The uneven impact of the pandemic sweeping across the globe on the working class the promotion of ethno-religious nationalism and increased militarisation resorted to by the regime in power for its own survival make it even more necessary today to focus on class issues in order to defend, consolidate and advance the interests of Sri Lanka’s toiling masses.

 

Sgd. T. M. R. Rasseedin

General Secretary

Ceylon Federation of Labour (CFL)



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Parliament prorogued

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by Saman Indrajith

Parliament has been prorogued with effect from midnight yesterday (27) by President Ranil Wickremeisnghe under Article 70 of the Constitution. The Department of Government Printing issued the Gazette notification annoucing the presidential order yesterday evening.The new Parliament session is scheduled to commence on Feb. 08.

A prorogation, which is a temporary recess of Parliament, should not extend to a period of more than two months, However, such date for summoning Parliament may be advanced by another Presidential Proclamation, provided it is summoned for a date not less than three days from the date of such fresh proclamation.

When Parliament is prorogued, the Proclamation should notify the date for the commencement of the new Session of Parliament, under Paragraph (3) of Article 70 of the Constitution.

During the prorogation the Speaker continues to function and the Members retain their membership, even though they do not attend meetings of Parliament.The effect of a prorogation is to suspend all current Business before the House, and all proceedings, pending at the time, are quashed, except impeachments.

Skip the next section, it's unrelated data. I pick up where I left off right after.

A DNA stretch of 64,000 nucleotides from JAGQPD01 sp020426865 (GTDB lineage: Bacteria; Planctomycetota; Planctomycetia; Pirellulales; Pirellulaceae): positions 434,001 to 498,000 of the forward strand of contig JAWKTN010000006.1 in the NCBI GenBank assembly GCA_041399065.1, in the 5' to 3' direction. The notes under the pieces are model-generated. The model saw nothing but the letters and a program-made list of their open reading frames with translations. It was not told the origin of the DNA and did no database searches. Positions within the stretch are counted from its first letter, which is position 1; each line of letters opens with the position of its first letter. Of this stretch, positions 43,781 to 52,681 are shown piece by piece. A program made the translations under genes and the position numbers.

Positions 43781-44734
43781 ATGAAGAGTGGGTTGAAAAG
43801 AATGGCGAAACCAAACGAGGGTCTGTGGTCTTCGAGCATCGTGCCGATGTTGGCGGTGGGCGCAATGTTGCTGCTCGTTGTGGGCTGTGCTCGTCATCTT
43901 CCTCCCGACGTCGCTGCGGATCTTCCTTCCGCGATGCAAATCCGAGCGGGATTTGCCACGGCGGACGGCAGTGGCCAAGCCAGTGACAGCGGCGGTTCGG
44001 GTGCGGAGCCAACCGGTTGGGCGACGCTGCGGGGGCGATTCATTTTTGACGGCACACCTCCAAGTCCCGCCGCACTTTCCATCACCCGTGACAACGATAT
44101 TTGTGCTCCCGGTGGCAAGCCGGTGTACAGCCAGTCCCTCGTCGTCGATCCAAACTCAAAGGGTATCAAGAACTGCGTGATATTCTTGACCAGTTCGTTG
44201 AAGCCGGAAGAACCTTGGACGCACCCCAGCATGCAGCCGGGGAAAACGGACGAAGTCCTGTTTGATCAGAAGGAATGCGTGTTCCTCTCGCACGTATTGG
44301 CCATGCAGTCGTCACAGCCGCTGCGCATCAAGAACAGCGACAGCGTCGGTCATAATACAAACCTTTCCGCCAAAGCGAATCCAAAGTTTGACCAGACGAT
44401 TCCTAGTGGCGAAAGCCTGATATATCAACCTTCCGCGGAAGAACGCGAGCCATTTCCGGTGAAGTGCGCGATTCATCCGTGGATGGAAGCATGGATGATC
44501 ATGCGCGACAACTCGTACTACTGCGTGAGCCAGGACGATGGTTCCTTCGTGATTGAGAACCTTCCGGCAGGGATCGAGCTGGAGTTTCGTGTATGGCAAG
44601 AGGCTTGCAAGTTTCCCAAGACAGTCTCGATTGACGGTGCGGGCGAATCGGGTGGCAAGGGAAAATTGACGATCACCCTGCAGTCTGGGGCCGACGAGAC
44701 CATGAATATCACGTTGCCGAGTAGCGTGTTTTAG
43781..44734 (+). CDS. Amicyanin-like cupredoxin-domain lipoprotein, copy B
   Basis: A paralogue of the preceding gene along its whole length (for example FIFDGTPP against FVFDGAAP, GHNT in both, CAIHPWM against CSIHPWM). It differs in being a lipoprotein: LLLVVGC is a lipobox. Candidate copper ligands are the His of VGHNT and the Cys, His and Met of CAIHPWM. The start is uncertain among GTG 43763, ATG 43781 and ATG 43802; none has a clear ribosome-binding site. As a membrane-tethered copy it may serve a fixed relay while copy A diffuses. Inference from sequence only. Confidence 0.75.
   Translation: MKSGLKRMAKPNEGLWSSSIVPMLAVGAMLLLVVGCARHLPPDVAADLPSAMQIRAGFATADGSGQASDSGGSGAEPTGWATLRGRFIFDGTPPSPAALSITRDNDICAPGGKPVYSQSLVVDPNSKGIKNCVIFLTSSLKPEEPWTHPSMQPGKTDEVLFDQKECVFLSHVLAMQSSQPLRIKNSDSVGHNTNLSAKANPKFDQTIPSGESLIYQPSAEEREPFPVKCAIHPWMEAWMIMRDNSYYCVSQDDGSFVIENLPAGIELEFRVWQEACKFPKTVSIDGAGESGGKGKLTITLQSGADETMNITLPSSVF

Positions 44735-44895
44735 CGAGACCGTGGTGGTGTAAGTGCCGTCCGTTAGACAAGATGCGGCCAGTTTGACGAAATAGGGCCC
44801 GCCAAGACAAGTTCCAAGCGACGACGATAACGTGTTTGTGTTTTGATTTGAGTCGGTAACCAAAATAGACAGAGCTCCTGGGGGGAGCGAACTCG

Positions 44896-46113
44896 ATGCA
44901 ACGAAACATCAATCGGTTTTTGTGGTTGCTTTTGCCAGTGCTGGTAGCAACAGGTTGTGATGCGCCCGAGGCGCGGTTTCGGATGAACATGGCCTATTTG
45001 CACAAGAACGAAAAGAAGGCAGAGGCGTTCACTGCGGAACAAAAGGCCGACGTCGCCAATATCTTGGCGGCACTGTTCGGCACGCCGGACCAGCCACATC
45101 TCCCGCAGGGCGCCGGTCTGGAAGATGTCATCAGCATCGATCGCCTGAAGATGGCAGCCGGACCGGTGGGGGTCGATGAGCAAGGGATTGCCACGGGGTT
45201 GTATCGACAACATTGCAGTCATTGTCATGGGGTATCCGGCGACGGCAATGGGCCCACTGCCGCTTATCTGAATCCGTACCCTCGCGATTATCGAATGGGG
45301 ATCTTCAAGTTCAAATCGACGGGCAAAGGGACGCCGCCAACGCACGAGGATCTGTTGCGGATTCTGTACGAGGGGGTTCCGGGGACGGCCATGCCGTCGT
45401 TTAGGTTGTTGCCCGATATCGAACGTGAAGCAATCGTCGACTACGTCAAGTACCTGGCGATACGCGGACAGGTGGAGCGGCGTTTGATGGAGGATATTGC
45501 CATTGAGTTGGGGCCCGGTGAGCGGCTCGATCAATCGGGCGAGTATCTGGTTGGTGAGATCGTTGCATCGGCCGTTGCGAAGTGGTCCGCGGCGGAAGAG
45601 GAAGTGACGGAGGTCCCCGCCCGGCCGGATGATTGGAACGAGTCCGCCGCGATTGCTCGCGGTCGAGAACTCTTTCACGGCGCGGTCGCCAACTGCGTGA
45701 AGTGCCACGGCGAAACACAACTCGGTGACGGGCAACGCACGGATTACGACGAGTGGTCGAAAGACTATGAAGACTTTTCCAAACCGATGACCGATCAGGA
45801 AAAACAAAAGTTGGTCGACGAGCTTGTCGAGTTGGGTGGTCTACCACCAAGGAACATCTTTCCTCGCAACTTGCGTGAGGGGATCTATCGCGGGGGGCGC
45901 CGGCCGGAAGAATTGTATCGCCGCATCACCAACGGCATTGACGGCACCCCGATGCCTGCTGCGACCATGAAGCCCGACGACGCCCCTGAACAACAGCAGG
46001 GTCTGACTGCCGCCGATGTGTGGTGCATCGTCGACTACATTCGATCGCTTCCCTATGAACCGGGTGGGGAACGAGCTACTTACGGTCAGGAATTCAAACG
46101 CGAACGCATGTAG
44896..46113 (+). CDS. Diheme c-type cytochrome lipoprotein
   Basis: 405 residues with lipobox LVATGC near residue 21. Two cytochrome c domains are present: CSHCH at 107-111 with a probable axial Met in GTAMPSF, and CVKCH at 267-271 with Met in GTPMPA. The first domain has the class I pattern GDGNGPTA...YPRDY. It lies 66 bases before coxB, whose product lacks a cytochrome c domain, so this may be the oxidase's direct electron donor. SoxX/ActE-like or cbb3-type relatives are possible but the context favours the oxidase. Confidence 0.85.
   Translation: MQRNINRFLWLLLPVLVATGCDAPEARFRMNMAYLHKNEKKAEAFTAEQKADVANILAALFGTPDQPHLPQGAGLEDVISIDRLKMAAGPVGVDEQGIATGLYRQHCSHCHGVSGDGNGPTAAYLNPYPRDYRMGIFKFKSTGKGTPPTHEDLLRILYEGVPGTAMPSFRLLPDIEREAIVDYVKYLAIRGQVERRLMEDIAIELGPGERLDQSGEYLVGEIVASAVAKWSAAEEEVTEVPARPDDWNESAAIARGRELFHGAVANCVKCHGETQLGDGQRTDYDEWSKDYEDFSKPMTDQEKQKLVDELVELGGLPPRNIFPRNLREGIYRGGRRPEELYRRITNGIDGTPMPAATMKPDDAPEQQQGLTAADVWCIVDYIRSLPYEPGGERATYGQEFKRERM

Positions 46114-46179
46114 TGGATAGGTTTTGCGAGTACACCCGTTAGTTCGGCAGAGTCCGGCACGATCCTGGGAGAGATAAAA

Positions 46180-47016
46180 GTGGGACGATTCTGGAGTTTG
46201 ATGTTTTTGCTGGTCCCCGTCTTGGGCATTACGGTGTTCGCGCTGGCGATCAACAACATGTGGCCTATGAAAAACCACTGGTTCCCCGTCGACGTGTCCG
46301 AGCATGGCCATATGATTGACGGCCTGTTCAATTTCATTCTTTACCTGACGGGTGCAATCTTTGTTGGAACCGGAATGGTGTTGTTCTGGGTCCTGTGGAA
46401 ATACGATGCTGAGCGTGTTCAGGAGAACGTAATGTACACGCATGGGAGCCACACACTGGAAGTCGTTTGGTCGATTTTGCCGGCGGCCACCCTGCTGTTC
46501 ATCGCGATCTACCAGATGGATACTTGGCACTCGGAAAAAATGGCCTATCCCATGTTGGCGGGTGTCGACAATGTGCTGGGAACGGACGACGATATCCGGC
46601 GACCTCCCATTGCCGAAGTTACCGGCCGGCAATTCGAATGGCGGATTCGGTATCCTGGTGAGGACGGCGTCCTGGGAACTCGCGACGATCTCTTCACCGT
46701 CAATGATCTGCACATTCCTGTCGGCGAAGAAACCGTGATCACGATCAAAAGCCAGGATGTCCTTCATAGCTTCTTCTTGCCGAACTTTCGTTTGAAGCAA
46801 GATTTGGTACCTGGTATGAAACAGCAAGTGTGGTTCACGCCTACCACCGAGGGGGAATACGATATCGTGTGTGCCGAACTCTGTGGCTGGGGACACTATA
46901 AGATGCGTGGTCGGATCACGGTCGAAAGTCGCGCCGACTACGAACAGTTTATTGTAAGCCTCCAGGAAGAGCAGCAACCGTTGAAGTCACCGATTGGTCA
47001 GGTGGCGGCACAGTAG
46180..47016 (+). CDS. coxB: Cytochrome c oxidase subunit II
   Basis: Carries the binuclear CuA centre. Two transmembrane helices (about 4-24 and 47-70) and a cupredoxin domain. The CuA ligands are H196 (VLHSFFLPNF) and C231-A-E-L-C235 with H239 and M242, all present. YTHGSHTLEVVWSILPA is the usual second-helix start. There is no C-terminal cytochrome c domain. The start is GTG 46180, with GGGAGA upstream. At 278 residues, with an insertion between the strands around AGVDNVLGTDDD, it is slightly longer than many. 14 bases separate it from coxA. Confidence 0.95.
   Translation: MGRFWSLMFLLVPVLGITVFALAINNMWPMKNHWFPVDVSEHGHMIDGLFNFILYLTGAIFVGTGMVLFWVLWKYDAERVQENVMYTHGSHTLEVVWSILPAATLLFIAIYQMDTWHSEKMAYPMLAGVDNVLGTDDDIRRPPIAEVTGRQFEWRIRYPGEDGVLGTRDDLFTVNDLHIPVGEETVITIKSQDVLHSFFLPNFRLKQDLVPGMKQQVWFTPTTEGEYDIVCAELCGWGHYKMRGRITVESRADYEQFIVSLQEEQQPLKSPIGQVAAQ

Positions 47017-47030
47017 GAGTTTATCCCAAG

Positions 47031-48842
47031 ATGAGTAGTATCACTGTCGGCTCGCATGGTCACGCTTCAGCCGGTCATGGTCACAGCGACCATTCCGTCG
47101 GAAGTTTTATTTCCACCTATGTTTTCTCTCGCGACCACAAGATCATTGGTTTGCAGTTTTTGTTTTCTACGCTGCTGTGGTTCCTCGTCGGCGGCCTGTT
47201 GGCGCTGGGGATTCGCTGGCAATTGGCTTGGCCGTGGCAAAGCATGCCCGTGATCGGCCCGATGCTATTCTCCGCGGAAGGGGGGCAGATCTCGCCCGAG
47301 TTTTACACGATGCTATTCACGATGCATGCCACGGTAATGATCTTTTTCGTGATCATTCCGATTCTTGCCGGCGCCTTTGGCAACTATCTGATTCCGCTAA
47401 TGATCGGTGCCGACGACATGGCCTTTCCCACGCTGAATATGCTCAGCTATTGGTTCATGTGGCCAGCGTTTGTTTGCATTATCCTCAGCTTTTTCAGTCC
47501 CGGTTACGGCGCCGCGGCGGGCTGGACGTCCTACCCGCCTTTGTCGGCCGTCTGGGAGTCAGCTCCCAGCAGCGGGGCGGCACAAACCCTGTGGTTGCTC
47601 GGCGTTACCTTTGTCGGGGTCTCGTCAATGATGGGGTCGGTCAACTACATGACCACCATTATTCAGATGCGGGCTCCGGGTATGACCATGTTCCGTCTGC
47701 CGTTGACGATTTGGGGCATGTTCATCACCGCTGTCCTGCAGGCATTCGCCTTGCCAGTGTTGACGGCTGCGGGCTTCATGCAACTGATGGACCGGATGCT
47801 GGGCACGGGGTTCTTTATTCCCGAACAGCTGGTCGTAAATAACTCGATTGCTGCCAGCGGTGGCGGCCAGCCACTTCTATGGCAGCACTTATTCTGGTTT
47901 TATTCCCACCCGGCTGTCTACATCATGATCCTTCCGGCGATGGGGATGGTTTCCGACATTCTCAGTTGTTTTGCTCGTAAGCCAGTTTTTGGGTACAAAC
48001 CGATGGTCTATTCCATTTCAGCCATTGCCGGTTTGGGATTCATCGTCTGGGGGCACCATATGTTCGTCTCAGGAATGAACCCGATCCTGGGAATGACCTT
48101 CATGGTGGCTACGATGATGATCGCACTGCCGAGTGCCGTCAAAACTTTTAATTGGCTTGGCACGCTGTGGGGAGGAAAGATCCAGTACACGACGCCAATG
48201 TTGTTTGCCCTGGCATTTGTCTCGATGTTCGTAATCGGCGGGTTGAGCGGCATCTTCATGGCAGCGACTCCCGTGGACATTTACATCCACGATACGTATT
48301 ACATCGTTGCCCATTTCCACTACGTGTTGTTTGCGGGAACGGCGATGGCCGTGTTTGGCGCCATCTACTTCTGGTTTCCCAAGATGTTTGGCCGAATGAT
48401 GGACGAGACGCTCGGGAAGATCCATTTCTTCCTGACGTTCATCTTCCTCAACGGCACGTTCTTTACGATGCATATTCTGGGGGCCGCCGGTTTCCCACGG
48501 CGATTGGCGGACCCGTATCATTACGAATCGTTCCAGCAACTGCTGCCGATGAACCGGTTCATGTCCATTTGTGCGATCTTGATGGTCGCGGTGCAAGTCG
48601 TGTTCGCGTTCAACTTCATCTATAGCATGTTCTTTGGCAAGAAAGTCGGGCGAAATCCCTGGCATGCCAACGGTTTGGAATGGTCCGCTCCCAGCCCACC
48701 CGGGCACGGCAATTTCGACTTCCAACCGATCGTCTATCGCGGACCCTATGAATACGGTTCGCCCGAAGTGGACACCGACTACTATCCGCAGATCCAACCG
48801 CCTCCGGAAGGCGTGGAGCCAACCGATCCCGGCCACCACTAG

A Bill, motion or question of the same substance cannot be introduced for a second time during the same Session. However, it could be carried forward at a subsequent Session, after a prorogation.

“All matters which having been duly brought before Parliament, and have not been disposed of at the time of the prorogation of Parliament, may be proceeded with during the next Session,” states the Paragraph (4) of Article 70 of the Constitution.

In the light of this constitutional provision, a prorogation does not put an end to pending Business. Thus, a pending matter may be proceeded with from that stage onwards after the commencement of the new Session. At the beginning of a new Session, all items of Business which were in the Order Paper of Parliament, need to be re-listed, if it is desired to continue with them.

At the end of a prorogation, a new Session begins and is ceremonially declared open by the President. He is empowered, under the Constitution, to make a Statement of Government Policy in Parliament, at the commencement of each Session of Parliament, and to preside at ceremonial sittings of Parliament, in terms of the provisions stipulated in Paragraph (2) of Article 33 of the Constitution.

The President is empowered to make a statement of Government Policy at the commencement of each new Session. In the past, it was known as the Throne Speech which was delivered by the Governor-General.

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LG elections may turn violent – CPA

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By PRIYAN DE SILVA

Executive Director of the Centre for Policy Alternatives (CPA) and co-convener of the Centre for Monitoring Election Violence (CMEV) Dr. Paikiasothy Saravanamuttu has warned that the March 9 LG polls (if held) may turn violent as political parties are fighting for their survival as the results of the election may be considered as a referendum. He said it was doubtful whether the election would be held.